Thursday, November 7, 2013

Part I: Many worlds...

The many worlds of probability, reality and cognition

By Paul Conant

Where we are going
Controversy is a common thread running through the history of studies of probability assessments and statistical inference. It is my contention that so many opinions and characterizations exist because the concept roughly known as "probability" touches on the enigma of existence, with its attendant ambiguities (1).

A large and interesting literature has arisen concerning these controversies. I have sampled some of it but an exhaustive survey this is not. Nor is any formal program presented here. Rather, the idea is to try to come to grips with the assumptions on which rest the various forms of probabilistic thinking (2).

The extent of the disagreement and the many attempts to plug the holes make obvious that there is no consensus on the meaning of "probability," though students are generally taught some sort of synthesis, which may give an impression of consensus. And it is true that in general working scientists and statisticians adopt a pragmatic attitude, satisfying themselves with the vague thought that the axioms of Richard Von Mises [see below; use Control f with mises ax] and Andrey Kolmogorov and the work of Bruno De Finetti or of Emile Borel cover any bothersome meta-questions, which are seen as essentially trivial and irrelevant to the work at hand. That is to say, they tend to foster a shared assumption that science is solely based on testable ideas. However, a major tool of their work, probabilistic statistics, rests upon untestable assumptions.

Kolmogorov's axioms

De Finetti's views on probability

On Borel's contributions

Not only do I intend to talk about these assumptions, but to also enter the no-go zone of "metaphysics." Though practicing scientists may prefer to avoid the "forbidden fruit" of ontology and epistemology found in this zone, they certainly will lack an important understanding of what they are doing if they decline to enter. The existence of the raging controversies tends to underscore the point that there is something more that needs understanding than is found in typical probability and statistics books.

Further, I intend to argue that the statistical conception of the world of appearances is only valid under certain conditions and that an unseen "noumenal" world is of great significance and implies a nonlinearity, in the asymmetric n-body sense, that current probability models cannot account for. My notion of a noumenal world is closer to Kant's view, or possibly Spencer's, than to that of the ancient Greeks -- with the proviso that modern logic and physics provide ways to discern by inference aspects of this hidden world.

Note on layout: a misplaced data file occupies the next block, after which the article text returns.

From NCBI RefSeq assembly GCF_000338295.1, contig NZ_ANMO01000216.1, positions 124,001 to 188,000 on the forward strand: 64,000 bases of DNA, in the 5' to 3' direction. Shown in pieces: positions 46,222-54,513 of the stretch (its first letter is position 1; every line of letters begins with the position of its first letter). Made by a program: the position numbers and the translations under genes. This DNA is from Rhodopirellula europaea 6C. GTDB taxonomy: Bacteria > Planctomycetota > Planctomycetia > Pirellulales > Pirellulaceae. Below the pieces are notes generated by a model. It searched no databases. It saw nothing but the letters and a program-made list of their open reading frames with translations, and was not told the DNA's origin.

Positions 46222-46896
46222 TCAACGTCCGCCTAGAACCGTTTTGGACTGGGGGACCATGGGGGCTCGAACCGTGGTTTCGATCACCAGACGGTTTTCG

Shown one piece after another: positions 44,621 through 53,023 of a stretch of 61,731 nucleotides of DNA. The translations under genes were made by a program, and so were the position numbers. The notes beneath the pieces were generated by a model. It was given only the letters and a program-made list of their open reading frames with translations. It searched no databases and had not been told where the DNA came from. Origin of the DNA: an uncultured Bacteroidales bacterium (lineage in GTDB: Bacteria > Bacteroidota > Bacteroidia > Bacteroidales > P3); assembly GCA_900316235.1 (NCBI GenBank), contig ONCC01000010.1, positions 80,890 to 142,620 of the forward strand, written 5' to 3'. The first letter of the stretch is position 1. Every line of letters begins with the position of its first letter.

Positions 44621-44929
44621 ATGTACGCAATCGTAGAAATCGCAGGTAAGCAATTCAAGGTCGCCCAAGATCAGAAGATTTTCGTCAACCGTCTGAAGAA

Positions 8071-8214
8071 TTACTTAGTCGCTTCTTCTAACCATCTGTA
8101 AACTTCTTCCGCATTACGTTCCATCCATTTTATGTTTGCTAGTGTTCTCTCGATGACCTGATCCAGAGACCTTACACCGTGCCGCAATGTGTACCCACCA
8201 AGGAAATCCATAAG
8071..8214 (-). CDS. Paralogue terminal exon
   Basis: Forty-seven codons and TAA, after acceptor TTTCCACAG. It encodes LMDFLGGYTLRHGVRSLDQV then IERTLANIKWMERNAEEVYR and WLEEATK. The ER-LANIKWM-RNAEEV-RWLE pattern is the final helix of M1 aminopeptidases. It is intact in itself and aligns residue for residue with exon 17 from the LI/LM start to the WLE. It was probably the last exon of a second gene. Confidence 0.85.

In addition, I suggest that though a number of exhaustive formalizations of "probability theory" have been proffered, people tend to pilfer a few attractive concepts but otherwise don't take such formalizations very seriously -- though perhaps that assessment does not apply to pure logicians. Similarly, I wonder whether talk of such things as "the topology of a field" adds much to an understanding of probability and its role in science (3). Certainly, few scientists bother with such background considerations.

In the end, we find that the value of a probabilistic method is itself probabilistic. If one is satisfied that the success rate accords with experience, one tends to accept the method. The more so if a group corroborates that assessment.

The usual axioms of probability found in standard statistics textbooks are axioms for a reason: There is no assurance that reality will in fact operate "probabilistically," which is to say we cannot be sure that the definition of randomness we use won't somehow be undermined.

Standard axioms

This is not a trivial matter. How, for example, do we propose to use probability to cope with "backward running time" scenarios that occur in modern physics? Yes, we may have at hand a means of assigning, say, probability amplitudes, but if the cosmos doesn't always work according to our standard assumptions, then we have to question whether what some call a "universe of chance" is sufficient as a model not only of the cosmos at large, but of the "near reality" of our everyday existence (4).

And, as is so often the case in such discussions, a number of definitions are entangled, and hence sometimes we simply have to get the gist (5) of a discussion until certain terms are clarified, assuming they are.

Though we will discuss the normal curve and touch lightly on other distributions, the reader needn't worry that he or she will be subjected to much in the way of intricacies of mathematical statistics. All methods of inferential statistics rest on assumptions concerning probability and randomness, and they will be our main areas of concern.

Types of probability
Rudolf Carnap (6), in an attempt to resolve the controversy between Keynesian subjectivists and Neyman-Pearson frequentists, offered two types of probability: probability1, giving degrees of confidence or "weight of evidence;" and probability2: giving "relative frequency in the long run." In my view, Carnap's two forms are insufficient.

In my classification, we have:

Probability1: Classical, as in proportion of black to white balls in an urn.